But they don’t realise this… Who works on educating people about this kind of concern? Well, some churches, at least. Stellenbosch Gemeente for example. What about the secular community? Where do they learn about such concerns and challenges? Other than directly from wise parents? The hard way?
For such reasons, the great capitalists and business people’s motivation to climb into whatever business has significant market value (letting the financial market decide value), does not really appeal to me. “The entertainment industry is a zillion dollar industry” has me responding with “Yea? So what? That doesn’t mean it’s good…” Am I old-fashioned to believe that children playing outside, or creating their own games, or reading books, are healthier and happier children than those that are spoonfed their entertainment by the latest market research, focus groups and capitalist monetizing schemes?
And there then my dilemma. My idealism about other people’s happiness, my altruism, may sound good, but it runs the risk of being detrimental to my effectively contributing to the economy, and potentially detrimental to my own happiness. Then again, I believe happiness is found in deeper meaningful relationships. Get the latter right, and the former won’t be so important? But right now, I’ve got to worry about making decisions about the former. The latter should develop with time, wherever I end up settling?
And this is how my mind thinks. Imagine my anguish when, in a recent conversation, where I found myself defending the realities of publicly traded companies with regards to the limits to your ability to assert your own personal values in the context of business decisions (you have to make decisions on behalf of shareholders), I was placed into a box of “you people that care only about the bottom line, about the financial returns”… Ouch. Methinks I can give some kudos to myself for remaining calm while explaining that that’s a kind of personal attack that is not relevant or conducive to effective discussion. No point in getting personal about it, especially not when it’s *incorrect*.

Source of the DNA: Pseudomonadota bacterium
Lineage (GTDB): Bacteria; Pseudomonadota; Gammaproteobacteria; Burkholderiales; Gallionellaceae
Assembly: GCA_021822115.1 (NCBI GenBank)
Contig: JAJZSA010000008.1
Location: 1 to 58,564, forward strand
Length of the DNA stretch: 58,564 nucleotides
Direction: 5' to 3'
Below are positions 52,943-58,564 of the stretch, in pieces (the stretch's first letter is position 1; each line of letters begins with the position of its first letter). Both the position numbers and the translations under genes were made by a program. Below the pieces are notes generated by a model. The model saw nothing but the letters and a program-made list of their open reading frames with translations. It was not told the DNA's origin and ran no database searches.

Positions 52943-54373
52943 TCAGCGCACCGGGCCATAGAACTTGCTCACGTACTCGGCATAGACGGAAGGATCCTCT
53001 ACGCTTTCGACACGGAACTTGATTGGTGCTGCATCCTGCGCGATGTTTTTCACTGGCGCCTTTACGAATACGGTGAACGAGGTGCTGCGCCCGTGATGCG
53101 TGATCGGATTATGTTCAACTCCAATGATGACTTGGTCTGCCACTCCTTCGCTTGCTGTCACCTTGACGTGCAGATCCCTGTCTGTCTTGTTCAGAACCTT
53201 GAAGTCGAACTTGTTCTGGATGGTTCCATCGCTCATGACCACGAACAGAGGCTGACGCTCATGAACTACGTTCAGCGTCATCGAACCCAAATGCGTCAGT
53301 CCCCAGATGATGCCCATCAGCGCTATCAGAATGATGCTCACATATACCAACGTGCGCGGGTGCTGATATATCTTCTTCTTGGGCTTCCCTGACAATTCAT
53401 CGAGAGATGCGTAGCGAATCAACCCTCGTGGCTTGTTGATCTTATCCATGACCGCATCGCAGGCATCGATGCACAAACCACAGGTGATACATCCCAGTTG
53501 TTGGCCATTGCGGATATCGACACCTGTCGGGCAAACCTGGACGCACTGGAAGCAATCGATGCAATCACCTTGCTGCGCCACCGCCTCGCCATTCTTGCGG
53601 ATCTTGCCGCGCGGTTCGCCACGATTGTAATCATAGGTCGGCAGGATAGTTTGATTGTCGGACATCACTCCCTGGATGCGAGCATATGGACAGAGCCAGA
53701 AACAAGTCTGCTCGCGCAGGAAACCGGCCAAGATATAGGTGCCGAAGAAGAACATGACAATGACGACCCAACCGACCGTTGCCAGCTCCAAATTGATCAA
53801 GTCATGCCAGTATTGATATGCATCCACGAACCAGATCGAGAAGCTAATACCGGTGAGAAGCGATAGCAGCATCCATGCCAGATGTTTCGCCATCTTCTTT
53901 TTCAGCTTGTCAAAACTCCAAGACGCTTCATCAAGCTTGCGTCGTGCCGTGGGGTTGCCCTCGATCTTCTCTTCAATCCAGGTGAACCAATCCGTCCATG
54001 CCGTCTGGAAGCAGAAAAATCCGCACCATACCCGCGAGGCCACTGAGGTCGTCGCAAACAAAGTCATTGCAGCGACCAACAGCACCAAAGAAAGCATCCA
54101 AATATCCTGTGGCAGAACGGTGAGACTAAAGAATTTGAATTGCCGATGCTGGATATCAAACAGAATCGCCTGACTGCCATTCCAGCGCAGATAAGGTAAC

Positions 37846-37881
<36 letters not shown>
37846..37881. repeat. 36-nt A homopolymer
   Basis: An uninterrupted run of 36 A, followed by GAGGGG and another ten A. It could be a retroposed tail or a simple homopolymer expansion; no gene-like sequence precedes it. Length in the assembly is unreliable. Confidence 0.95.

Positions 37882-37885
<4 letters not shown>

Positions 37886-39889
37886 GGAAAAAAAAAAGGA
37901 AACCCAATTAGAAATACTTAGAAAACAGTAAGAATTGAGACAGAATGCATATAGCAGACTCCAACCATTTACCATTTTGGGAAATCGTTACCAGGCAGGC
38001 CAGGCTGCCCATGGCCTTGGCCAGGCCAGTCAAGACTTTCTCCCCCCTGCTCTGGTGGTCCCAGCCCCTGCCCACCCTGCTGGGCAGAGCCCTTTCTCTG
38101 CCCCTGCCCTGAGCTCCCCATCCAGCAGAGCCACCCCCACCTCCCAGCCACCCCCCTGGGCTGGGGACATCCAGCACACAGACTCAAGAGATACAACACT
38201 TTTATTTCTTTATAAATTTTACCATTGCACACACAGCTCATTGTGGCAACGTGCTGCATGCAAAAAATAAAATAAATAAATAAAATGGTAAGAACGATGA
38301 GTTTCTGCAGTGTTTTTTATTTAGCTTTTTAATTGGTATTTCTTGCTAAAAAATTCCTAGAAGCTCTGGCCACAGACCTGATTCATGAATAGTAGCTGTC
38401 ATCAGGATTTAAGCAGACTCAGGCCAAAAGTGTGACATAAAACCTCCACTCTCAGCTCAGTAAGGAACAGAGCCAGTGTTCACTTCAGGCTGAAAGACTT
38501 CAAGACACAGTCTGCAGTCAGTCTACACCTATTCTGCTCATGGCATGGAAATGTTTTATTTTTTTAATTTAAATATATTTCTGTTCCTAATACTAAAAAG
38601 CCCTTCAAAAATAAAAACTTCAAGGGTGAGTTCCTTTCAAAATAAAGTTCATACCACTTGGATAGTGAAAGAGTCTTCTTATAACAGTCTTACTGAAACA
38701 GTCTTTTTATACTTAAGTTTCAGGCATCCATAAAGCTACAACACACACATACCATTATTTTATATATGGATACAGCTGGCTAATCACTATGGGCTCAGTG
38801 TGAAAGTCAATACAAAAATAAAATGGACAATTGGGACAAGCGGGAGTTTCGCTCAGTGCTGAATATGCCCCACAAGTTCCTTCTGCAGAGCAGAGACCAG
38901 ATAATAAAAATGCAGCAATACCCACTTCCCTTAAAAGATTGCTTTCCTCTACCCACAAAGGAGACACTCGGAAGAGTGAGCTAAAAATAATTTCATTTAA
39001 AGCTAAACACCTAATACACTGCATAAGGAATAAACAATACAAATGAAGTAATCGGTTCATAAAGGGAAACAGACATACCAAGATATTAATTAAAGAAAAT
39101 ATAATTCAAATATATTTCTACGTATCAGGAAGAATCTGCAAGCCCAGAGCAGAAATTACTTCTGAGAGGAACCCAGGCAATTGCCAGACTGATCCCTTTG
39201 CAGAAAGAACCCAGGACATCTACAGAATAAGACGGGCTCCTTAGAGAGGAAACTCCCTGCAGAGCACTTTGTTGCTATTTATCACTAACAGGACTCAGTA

Right, so if I’m to enter the entertainment or gaming industries, I’m going to have to focus on the positive, and possibly on putting some effort into promoting the positive and fighting the negative. Let’s see what I can come up with, with regards to the value of typical entertainment.
Social Benefits of the Entertainment Industry
I think the world is realising the importance of relationships and social interaction, and business seems to be adjusting accordingly. The gaming industry is discovering a demand for multiplayer games. People playing together, that’s where it’s at. MMORPG’s like World of Warcraft do lead to new friendships and spill over into “real life”. Facebook is used to organise real life events. These days books are not complete without a website fostering a community built up around them. And the TV-over-IP industry is heading in the same direction. This is the social revolution.